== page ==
The role of theory in planning is contentious. For planners, theory often serves as a way for us to situate ourselves in our own contexts: planning as politics, or planning as architecture, planning as community organizing, planning as real estate, etc. As a student, basic planning theory has helped me make sense of my chosen career path. But once I graduate and enter the workforce, what role will theory play?
How do planners today view the role of theory in their profession? Is it important? Should I renew my Journal of the American Planning Association (JAPA) subscription after I graduate to stay informed of the latest theoretical developments in the field?
Luckily, a spirited exchange on the role of theory in planning, and the definition of planning itself, occupied a central role in the collated piece "Commentaries" in the Journal of the American Planning Association (Vol. 88, No. 4).
The exchange began when planner and professor Ernest Alexander responded to a "conundrum" posed by JAPA editor Ann Forsyth in Volume 87, Number 2, where she states that "JAPA has long been an important location for publishing work on planning theory, but my conversations as editor indicate that many academics do not see it as such."
Alexander took the opportunity to offer up a slight alteration in the planning theory paradigm — perhaps, he suggests, "there is no planning as a recognizable practice, but planning may exist as diverse practices...making different levels of planning theories for different kinds of planning practices might engender better planning theories." Alexander, at least to my reading, is implying that planning theory is most useful when attributed and categorized to a specific sect of planning practice (theories in planning versus theories of planning, if you will).
Kian Goh, Joseph Heathcott, Elizabeth Sweet, and Antonio Raciti firmly, yet tactfully, profess their disagreements, on their respective grounds, with Alexander's conjecture in the ensuing commentaries:
- Goh, for her part, emphasizes the importance of all planning theory for practice, regardless of its connection to a specific kind of practice.
- Heathcott questions whether planning theory exists at all, or whether planning is simply the practice that synthesizes and spatializes other theories from the social sciences.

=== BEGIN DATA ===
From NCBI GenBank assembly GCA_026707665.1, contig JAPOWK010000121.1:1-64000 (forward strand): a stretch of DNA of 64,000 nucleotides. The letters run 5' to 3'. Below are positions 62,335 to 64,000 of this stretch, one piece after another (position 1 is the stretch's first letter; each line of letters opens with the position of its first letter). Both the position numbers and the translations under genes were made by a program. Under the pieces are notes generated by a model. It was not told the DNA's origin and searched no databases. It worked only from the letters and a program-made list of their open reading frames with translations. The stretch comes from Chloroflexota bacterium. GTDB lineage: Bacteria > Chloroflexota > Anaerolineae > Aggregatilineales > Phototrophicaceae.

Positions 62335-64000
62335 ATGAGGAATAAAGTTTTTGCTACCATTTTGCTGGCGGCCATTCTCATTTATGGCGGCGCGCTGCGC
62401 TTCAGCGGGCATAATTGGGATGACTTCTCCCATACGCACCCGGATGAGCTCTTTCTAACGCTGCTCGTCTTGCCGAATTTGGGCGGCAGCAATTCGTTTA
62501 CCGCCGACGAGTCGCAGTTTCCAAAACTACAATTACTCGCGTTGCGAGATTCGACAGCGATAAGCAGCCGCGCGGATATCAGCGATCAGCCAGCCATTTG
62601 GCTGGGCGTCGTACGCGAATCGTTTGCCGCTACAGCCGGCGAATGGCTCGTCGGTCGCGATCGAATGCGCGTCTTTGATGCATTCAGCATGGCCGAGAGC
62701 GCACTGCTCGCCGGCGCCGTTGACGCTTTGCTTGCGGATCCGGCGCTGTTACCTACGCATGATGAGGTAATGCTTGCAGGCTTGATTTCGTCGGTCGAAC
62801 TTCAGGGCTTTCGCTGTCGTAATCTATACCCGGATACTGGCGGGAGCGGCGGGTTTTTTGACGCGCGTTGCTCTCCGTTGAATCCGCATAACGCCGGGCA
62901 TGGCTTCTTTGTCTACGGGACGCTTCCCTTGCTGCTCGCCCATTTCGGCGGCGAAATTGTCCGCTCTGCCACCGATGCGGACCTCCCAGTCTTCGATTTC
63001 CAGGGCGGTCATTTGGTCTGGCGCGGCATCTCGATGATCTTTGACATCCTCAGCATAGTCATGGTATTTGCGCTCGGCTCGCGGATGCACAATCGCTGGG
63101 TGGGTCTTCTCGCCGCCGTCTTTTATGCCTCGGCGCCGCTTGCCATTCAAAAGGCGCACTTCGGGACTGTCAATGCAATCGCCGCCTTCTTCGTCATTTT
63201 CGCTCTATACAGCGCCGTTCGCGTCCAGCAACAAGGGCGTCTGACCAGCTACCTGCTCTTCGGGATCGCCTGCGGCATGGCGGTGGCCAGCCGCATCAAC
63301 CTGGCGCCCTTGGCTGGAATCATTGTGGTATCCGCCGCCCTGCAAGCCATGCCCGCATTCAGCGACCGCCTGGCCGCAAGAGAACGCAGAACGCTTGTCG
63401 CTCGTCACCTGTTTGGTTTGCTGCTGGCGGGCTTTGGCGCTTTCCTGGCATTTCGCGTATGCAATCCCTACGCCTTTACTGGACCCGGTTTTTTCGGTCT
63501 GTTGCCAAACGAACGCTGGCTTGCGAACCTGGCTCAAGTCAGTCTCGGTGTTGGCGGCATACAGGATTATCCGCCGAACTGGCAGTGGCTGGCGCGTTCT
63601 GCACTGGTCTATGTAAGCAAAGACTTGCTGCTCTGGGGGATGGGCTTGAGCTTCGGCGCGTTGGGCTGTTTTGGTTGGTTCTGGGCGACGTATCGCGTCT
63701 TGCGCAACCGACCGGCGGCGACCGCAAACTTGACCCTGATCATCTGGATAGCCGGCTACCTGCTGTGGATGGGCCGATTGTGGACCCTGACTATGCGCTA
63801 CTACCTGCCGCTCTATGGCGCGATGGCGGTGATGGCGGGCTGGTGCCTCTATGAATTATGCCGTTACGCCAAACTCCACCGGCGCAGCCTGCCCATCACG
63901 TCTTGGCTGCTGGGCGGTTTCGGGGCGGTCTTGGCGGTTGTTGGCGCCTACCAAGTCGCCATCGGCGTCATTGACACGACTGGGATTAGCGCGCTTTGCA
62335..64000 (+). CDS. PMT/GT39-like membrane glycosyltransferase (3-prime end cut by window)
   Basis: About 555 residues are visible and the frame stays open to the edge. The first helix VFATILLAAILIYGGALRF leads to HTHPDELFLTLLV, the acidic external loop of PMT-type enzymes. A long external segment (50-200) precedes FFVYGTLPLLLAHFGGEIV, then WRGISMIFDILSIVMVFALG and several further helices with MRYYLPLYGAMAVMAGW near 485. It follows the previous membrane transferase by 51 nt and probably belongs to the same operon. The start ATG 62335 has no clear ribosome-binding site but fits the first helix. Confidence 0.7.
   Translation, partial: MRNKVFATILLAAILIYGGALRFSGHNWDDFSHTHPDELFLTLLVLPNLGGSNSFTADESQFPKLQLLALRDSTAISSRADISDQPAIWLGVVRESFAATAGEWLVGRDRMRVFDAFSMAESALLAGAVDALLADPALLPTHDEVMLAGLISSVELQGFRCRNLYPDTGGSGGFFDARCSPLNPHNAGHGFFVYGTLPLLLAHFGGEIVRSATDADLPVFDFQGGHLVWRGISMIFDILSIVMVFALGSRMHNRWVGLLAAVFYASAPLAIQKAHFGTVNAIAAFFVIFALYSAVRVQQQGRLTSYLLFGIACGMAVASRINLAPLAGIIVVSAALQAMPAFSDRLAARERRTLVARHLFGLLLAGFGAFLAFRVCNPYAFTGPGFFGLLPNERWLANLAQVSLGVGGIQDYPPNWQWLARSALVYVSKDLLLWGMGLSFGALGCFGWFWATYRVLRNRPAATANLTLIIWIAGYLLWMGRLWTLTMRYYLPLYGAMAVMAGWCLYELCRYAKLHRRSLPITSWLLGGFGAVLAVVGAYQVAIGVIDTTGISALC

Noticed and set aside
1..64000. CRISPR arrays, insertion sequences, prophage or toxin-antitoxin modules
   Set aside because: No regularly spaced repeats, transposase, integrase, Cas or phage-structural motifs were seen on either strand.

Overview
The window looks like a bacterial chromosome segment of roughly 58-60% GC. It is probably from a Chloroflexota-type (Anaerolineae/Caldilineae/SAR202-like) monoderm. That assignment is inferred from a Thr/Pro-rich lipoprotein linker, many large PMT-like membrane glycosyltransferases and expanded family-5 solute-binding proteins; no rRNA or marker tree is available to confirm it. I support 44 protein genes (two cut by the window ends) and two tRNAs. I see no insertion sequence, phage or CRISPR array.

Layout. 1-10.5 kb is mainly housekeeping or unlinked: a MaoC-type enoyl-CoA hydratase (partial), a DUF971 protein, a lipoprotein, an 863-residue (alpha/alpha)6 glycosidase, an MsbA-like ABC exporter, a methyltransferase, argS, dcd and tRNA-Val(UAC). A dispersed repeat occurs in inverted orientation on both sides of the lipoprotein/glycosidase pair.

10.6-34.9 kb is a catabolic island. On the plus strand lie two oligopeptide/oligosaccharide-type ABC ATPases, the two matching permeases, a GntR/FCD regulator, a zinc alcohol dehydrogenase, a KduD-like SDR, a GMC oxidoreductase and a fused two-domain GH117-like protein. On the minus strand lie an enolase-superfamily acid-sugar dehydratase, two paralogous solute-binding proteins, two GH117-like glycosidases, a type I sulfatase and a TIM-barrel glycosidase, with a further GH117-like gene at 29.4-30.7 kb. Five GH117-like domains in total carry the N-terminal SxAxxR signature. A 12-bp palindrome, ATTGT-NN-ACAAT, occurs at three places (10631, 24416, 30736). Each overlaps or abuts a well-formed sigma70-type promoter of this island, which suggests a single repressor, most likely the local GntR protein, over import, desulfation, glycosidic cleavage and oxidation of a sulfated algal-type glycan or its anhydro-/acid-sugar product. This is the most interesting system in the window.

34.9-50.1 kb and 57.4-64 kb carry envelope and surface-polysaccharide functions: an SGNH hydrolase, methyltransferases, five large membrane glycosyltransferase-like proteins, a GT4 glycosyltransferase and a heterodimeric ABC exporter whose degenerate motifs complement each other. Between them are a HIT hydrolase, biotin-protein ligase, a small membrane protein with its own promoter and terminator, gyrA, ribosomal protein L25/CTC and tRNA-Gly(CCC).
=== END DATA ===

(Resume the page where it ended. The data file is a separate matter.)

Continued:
- Sweet and Raciti emphasize the importance of feminist, antiracist, and decolonial theories in helping planners more justly serve their constituents.
Without revealing too many of my own personal leanings regarding this debate, I want to emphasize how important these discussions are for students like me — indeed, they are the very reason I have chosen this field. The field of planning is so diverse as to encompass all these opinions without any of them being regarded as definitionally incorrect.
These scholars who possess such diverse opinions are still held together by the fact that they are planners, that they all engage with various ideas and translate these ideas into practice across various scales and jurisdictions.
Perhaps what constitutes planning, or a planner, is not the "object" of planning itself (contentious as that phrasing may be), but rather a desire to see one's beliefs, what one has learned, or one's drive for change and justice translated materially into the world.
Reading these commentaries showed me that planning, if anything, is a conduit. The origins and methodologies of these conduits may vary, but in the end, I would like to think we are all striving towards common goals: fostering healthy, just, and efficient communities throughout the world, and providing our constituents with the spaces to live dignified and fulfilling lives. It looks like I'll be renewing my JAPA subscription when I graduate after all!
The Journal of the American Planning Association is the quarterly journal of record for the planning profession. For full access to the JAPA archive, APA members may purchase a discounted digital subscription for $36/year.
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Michael Zajakowski Uhll is a master in urban planning candidate at Harvard University's Graduate School of Design.